Friday, July 8, 2016

Mini Chest With Drawers - Part 3

When I last posted, the carcase was glued together, the drawer dividers were installed and the back of the carcase was rabbeted to receive the 1/4" back boards.  I used some wood that came out of my sister's old kitchen for the back.  Each was about 1 1/2" wide x 1/4" thick and the length was planed to fit.
Testing fit of back boards
Paper shims were used to give a little space between boards to account for seasonal expansion and contraction.  1 1/4" finish nails were used to affix the boards to the carcase and the nail heads were sunk into the boards with a nail punch.
Back nailed on
I used the Sellers technique of pre-drilling the nail holes using a head-less nail as the bit.  Worked great - no splitting even with these nails so close to the ends of the boards.
Back boards as seen from the front

I spent a day or two milling the stock for the drawers.  Scrap pine is used for the 11/16" thick fronts and poplar for the 1/2" thick sides and back - not sure yet what I'll use for the bottoms.  I was going to buy some 1/2" pine for the sides, but it turned out that 3/4" poplar was cheaper than the 1/2" pine.  So I had some planing to do to get the 3/4" poplar down to 1/2" and this was done in two stages to let the wood do its tricks before final sizing.  On the first day the boards were planed to just under 9/16" and the next day re-flattened and planed to final thickness of 1/2".

I'm trying to use the drawer building techniques from "The Woodworker - The Charles Hayward Years".  So the slightly oversized drawer front first got the bottom edge square to the front face and the left side square to the bottom edge.
Bottom edge square to face, left edge square to bottom edge
The carcase must be very slightly out of square as there was a very tiny gap at the upper left side when fitting to the recess.  That was fixed with a shim on the shooting board.
Tiny, tiny gap at upper left
Next was getting it to length to fit snugly.  With the front resting in position, the cut was marked and then planed on the shooting board to fit.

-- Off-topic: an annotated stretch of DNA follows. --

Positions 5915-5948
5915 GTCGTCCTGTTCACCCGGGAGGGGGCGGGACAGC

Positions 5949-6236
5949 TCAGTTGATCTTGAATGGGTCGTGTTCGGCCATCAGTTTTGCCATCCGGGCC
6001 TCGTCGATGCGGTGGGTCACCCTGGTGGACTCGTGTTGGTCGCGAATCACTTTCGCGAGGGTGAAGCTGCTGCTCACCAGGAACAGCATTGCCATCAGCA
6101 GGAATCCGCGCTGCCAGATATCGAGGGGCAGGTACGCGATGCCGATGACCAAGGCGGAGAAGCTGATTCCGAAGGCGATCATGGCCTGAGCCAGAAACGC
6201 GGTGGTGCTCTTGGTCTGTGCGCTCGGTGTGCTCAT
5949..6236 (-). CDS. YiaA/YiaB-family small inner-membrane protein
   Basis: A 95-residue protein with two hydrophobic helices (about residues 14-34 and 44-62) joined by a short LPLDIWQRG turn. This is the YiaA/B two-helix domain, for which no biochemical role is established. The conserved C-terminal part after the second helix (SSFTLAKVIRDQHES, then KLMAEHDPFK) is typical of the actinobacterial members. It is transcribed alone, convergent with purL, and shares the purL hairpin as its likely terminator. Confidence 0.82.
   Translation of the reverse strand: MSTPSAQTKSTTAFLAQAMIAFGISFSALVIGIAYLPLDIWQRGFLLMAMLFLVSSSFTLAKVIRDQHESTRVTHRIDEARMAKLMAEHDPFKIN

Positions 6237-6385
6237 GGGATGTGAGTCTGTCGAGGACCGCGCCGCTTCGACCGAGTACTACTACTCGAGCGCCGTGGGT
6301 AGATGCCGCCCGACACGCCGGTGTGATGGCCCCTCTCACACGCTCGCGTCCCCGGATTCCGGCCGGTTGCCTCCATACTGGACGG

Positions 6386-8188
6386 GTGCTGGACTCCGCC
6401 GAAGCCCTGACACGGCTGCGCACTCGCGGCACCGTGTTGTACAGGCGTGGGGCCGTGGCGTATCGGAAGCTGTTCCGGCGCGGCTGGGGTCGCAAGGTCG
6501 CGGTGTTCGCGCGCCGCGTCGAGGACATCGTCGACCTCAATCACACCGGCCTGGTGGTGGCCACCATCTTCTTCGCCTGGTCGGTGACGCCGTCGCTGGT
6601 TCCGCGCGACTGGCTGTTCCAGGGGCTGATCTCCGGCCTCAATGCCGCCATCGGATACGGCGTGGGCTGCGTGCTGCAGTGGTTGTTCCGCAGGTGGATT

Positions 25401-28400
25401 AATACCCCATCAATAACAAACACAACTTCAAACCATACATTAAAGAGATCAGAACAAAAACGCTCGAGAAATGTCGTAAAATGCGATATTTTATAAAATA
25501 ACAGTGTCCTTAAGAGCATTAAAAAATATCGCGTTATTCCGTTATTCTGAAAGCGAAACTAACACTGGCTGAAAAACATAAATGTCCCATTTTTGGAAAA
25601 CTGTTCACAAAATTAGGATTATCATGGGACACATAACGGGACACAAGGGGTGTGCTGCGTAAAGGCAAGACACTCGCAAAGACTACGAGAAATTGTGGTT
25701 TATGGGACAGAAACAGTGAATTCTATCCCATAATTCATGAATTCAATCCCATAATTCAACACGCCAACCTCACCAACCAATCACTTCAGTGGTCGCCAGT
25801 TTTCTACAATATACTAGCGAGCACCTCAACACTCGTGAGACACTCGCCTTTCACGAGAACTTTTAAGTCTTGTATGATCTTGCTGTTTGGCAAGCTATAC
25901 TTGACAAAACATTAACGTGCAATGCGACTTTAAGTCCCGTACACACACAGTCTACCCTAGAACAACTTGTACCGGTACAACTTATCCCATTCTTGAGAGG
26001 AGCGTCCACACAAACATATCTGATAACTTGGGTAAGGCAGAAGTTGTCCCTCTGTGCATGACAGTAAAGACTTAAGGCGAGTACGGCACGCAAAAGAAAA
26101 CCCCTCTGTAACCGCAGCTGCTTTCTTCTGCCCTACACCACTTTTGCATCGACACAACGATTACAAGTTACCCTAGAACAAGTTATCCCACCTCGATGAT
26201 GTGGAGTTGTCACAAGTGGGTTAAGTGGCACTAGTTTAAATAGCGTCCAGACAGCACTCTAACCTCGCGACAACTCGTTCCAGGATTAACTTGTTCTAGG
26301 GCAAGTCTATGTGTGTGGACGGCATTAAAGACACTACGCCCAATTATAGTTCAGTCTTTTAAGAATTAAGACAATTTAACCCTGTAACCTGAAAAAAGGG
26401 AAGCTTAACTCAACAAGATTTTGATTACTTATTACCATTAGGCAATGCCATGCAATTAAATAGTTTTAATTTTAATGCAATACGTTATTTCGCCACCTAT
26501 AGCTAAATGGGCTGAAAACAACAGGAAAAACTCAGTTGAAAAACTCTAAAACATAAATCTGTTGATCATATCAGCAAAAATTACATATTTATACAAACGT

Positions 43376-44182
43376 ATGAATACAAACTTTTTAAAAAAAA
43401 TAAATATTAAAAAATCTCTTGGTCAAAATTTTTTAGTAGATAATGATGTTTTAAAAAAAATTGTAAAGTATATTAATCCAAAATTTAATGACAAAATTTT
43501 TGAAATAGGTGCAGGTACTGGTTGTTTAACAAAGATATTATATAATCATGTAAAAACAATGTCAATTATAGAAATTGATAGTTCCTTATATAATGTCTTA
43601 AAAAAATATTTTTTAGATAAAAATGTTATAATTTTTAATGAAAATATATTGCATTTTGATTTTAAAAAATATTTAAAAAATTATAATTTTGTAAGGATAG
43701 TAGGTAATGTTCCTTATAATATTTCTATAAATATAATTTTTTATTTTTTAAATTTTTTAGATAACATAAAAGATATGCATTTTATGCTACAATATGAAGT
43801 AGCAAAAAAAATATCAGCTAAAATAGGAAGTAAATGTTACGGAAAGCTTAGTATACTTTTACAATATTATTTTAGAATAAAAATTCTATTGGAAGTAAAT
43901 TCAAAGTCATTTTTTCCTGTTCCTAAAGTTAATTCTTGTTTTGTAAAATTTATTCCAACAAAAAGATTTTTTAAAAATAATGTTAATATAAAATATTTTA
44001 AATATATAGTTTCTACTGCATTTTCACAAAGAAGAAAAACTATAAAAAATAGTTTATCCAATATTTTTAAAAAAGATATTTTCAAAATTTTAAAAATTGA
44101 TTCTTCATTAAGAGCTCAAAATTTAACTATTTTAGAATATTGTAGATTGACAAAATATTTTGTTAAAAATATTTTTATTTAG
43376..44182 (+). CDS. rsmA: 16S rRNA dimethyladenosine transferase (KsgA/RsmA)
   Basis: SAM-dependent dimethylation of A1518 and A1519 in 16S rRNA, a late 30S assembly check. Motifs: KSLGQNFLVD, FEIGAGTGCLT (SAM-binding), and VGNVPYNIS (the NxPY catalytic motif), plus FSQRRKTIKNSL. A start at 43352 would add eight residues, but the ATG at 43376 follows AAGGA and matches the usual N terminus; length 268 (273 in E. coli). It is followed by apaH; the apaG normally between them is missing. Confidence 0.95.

Bottom edge just barely fitting in recess
Then it was just a matter of planing the top edge to fit into the opening.
Now that's a good tight fit
To fit the sides into the recess, first the bottoms were made square to the outside faces and the front edges made square to the bottom edges.  I'm marking this with "R" for right side and "L" for left side on the outside faces as in "The Woodworker".
Right side of drawer markings
It was during the fitting that I realized a mistake.  When I made the drawer dividers, I leveled the surfaces on which the drawers would slide.  But I didn't level the underside of these dividers and with a tight fit, the sides can get hung up on the underside of the dividers.
Slight gap at front so that the left side could slide under the runner
Good lesson learned for next time.  Anyway, the sides were planed to a "hand tight" fit.
Left side in place
I wasn't sure what to do about the length of the side because the bottom will be solid wood (not ply) and I needed to give some extra room at the back of the case for movement.  I decided to make the sides 3/8" less than the depth of the interior.  With the 1/8" lip on the half-blind dovetails at the front, that gives an extra 1/4" at the back.  I'll have to install some drawer stops to keep the drawers from sliding too far into the case.

With the sides and back fitted (the back was fitted like the front - even though it will have less width eventually), it was on to the half-blind DTs.  I set the baseline on the tail boards to about 9/16" - that will give the 1/8" lip on the 11/16" thick front.
Front DTs laid out
In the pic above, you can see I marked where the groove will go.  I needed to do this to know where to lay out the DTs so the groove won't show when assembled.  Cutting to the lines and chopping and paring the waste went well.  Poplar is SO MUCH BETTER than pine for chopping and paring.  What a difference!!  It's soft so the chisel takes big bites, but there are no hard and soft rings so the fibers don't get crushed.